Don't get me wrong, i wash gear if it gets dirty.
I always wear clothes in a bag or quilt, so body oils never get near it. Any trail dirt gets brushed off when i return to base, and the bag/quilt gets hung up to air. It's worked for me over many decades, so i don't intend to change. :-)

Franco Darioli
(Franco) - M

Locale: @Tarptent
Patagonia makes dry down on 11/03/2012 15:09:56 MDT Print View

I would think that the average user will wash his sleeping bag no more than once every few years.
One of the reasons why most use a liner or clothing is to keep the bag "clean".
There will be many exceptions too and that is why nothing works well for everybody.

Richard Nisley
(richard295) - M

Locale: San Francisco Bay Area
Re: Patagonia makes dry down on 11/03/2012 15:52:36 MDT Print View

DWRs degrade from abrasion as well as washing; every stuff / un-stuff cycle causes abrasion as does just sleeping in or wearing the item.

Tom Kirchner
(ouzel) - MLife

Locale: Pacific Northwest/Sierra
Re: Patagonia makes dry down on 11/03/2012 17:36:36 MDT Print View

"considering how much heehawing I've seen here about down vs. synthetic, I'm surprised to see so little interest."

In my case, it's not lack of interest but, rather, a certain wariness about doing beta testing for a new technology. It comes from 2 plus decades of working with os/db software, often test versions. Excedrin headaches numbers 2,050-13,100, and counting, by the time I got out of the business.

"Quite a game changer if it works."

Yes. If.

Jason Elsworth
(jephoto) - M

Locale: New Zealand
Zpacks on 11/03/2012 18:19:17 MDT Print View

Zpacks are offering Allied Feathers Resist-Down at 800 fill. In a moment of very uncharacteristic impulsiveness I ordered it in my new quilt, which I have just received. Not really sure in hindsight why I did this:). But I now figure even when it wears off I will be left with a decent set up. I am sure that if it is here to stay this technology will improve markedly in the next couple of iterations. I agree with Tom, probably best not to be a beta tester.

Serge Giachetti
(sgiachetti) - M

Locale: Boulder, CO
progress on 11/04/2012 15:49:23 MST Print View

I just have a hunch that this will be a big deal, beyond just marketing hype. Specifically, for folks who find sythetic a neccessary part of their system now. But admittedly, I am a sucker for new tech.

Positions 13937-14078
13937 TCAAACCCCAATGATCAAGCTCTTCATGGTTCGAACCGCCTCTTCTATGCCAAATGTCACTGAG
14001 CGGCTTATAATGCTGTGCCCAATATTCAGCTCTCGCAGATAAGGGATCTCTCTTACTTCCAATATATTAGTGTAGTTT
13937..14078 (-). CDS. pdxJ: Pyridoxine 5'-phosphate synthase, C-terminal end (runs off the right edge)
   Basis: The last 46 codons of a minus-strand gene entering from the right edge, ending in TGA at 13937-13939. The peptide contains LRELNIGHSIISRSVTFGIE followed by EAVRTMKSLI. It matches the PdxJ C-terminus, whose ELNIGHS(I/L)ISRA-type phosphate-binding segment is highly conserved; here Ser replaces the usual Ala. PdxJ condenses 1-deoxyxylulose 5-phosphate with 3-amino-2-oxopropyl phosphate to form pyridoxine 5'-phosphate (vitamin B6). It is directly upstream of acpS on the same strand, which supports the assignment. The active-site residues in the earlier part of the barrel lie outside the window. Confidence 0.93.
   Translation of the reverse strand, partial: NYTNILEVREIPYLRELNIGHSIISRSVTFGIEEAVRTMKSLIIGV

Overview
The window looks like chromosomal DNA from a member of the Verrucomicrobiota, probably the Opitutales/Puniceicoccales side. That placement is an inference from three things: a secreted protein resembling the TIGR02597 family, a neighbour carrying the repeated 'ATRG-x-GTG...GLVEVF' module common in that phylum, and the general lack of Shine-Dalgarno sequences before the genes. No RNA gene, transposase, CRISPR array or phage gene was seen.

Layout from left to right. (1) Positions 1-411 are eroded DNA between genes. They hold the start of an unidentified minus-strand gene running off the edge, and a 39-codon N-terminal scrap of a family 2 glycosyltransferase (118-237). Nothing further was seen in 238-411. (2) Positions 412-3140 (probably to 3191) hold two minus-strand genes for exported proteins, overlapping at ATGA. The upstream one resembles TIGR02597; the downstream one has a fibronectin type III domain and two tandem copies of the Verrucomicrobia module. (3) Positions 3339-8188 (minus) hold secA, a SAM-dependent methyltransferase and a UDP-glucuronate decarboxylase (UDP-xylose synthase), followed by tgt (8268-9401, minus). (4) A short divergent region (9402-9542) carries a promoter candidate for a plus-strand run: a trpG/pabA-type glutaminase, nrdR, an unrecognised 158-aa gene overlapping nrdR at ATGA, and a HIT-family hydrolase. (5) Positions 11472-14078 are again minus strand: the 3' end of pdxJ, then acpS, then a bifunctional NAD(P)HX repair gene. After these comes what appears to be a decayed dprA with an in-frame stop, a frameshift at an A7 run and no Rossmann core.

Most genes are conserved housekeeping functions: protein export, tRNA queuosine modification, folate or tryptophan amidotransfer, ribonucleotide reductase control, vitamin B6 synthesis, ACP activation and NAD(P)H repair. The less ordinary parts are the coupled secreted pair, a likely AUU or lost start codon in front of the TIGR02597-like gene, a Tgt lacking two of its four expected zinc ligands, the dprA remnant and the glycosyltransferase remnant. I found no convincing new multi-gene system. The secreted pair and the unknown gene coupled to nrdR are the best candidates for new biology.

Stephen M
(stephenm) - MLife

Locale: Mind your own business
Re: progress on 11/04/2012 16:38:05 MST Print View


Someone has to field test it first :-)

For me I will still carry a lightweight synthetic as like having my main piece in reserve.

Let us know how it goes with it.

Raymond Estrella
(rayestrella) - MLife

Locale: Northern Minnesota
Allied Feathers Resist-Down on 11/05/2012 06:48:51 MST Print View

I don’t think the Allied Feathers Resist-Down is the same thing as the DownTek stuff. This is from their site:

“Allied Resist-Down™ is hydrophobic, engineered to keep your customers warm and dry for hours longer than untreated down. And if it does get wet, it dries up to three times faster than untreated down. All while retaining over 30% more loft than untreated down when exposed to moisture”

The stuff I looked at the OR Show was truly waterproof.

Mary D
(hikinggranny) - MLife
Dry down on 11/05/2012 11:24:57 MST Print View

Considering the investment I already have in down (WM Ultralite sleeping bag, bought 6 years ago for $325, now costs $405; Montbell Ex Light jacket, bought 2 years ago for $180, now $200; a pair of Goose Feet), I'm not about to run out and buy this new stuff, interesting as it sounds.

If dry down passes the test of time and I am still actively backpacking several years from now (when I will be 80), I may consider a dry down replacement for the jacket, but probably not for the sleeping bag.

Edited by hikinggranny on 11/05/2012 11:28:01 MST.

Stephan Doyle
Also… on 11/06/2012 01:02:07 MST Print View

The article mentioned 1000FP down. The same treatment will increase its loft.

I can see it now: $300 Patagonia Limited Edition Down Sweater with 1000FP, water-resistant down.

Patagonia, I like to think, isn't one to follow trends. The move here is for either mindshare (customers thinking it works, and as such NOT having this technology would be a significant disadvantage), or because they're really convinced the stuff works. I, too, hope it's the latter.

Sam Farrington
(scfhome) - M

Locale: Chocorua NH, USA
down on 11/06/2012 23:04:36 MST Print View

Tenty to thirty years from down?
Wow, I'd like to have that in cash $.
On the second year with the well-reviewed MontBell spiral, and it's starting to fade already. Wouldn't dream of putting it through a washer.
The very best of the down bags were saved as couch comforters for those 20 below days on the living room couch (Snow Lion). The rest? Long since gone into the landfill.